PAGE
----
Developing markets present some of the greatest growth potential in a post-pandemic world.

The following questions – focused on the resurgence in emerging markets – highlight the three key themes helping to drive investment in this space: the rise of the consumer, an increase in technology and infrastructure demand, and buying opportunities.

Our in-house experts highlight three key themes helping to drive emerging markets opportunities. They also address several questions we've received about this unique asset class, including how emerging markets can help enhance a well-diversified portfolio.

The rise of the consumer

As incomes rise and urbanization expands, consumption rates in emerging markets are rapidly outpacing developed markets. Indeed, Emerging Asia is set to dominate consumption by the 2050s. As illustrated in Chart 1, spending patterns will increasingly resemble those seen in middle- and high-income economies with changes in consumption amplified by demographic shifts.

Chart 1. Emerging markets: An engine of growth in their own right

Source: abrdn, March 2023. Projections are offered as opinion and are not reflective of potential performance. Projections are not guaranteed, and actual events or results may differ materially.

Technology and infrastructure demand

Emerging markets dominate global production in tech areas such as semiconductor manufacturing. Meanwhile, growing cities are driving the need for homes, utilities, and transportation. As highlighted in Chart 2, emerging market infrastructure investing is expected to far exceed that of developed markets, with a significant investment gap between now and 2040.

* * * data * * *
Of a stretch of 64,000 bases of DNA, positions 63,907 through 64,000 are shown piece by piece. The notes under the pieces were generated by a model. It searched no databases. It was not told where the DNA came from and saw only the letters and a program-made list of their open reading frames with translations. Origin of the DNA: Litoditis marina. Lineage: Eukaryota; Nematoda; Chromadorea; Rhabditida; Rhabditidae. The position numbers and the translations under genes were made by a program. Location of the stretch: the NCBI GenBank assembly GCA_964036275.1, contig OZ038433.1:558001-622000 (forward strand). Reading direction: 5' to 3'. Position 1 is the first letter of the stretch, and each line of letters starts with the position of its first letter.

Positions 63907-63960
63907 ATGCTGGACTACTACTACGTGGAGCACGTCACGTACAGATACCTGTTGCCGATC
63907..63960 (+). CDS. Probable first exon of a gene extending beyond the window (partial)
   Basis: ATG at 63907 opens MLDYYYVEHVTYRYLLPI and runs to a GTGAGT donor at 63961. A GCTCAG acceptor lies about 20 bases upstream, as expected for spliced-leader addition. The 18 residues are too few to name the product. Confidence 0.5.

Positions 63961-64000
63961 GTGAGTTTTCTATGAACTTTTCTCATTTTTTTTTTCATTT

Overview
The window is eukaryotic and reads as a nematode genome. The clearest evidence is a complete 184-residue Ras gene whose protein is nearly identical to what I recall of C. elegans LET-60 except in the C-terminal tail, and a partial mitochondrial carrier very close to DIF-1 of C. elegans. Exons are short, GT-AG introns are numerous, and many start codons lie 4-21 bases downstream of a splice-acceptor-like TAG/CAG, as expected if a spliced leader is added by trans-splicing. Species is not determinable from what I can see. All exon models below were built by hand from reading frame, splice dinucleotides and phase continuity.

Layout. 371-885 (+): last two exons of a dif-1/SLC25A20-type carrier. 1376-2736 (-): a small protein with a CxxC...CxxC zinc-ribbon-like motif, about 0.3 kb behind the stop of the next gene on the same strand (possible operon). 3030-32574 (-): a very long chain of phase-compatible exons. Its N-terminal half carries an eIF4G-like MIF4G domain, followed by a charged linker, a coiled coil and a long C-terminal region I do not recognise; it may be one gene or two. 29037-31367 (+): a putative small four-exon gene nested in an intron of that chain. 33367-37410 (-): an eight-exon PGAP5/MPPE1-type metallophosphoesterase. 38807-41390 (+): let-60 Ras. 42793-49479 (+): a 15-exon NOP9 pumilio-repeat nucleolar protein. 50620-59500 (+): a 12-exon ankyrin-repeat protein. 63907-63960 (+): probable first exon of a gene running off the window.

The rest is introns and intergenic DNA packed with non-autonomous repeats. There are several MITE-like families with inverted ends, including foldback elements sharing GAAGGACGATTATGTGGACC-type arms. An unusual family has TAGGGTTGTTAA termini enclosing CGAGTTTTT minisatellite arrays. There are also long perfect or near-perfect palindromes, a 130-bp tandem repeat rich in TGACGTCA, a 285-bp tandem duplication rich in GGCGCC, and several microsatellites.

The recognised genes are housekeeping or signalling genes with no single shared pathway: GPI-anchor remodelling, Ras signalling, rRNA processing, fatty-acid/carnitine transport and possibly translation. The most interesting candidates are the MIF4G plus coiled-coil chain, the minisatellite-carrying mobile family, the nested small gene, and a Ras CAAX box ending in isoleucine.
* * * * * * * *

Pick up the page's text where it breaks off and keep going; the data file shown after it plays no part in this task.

Chart 2. Emerging markets to dominate infrastructure investing

Source: Swiss Re Institute estimates, based on data from Global Infrastructure Hub and Oxford Economics. Estimates are offered as opinion and are not reflective of potential performance.

Buying opportunities

Uncertain US Federal Reserve (Fed) policy and potential consumer recovery in China have helped drive flows into emerging markets. Yet many emerging market companies still trade well below their long-term averages. As indicated in Chart 3, emerging markets are trading at a steep discount to developed markets, and valuations remain attractive.

Chart 3. Relative discount remains substantial …

Source: Bloomberg, 31 August 2023. For illustrative purposes only. No assumptions regarding future performance should be made.

Table 1. … And valuations are attractive

Source: abrdn, Bloomberg, 31 August 2023. MSCI Indices, *MSCI China PE – 12-month forward (rolling), PB – Historic. Monthly data points.

What's on investors' minds?

Given the unique investment opportunities presented by emerging markets, we've aggregated the following relevant questions, and provided answers to help our clients make informed investment decisions.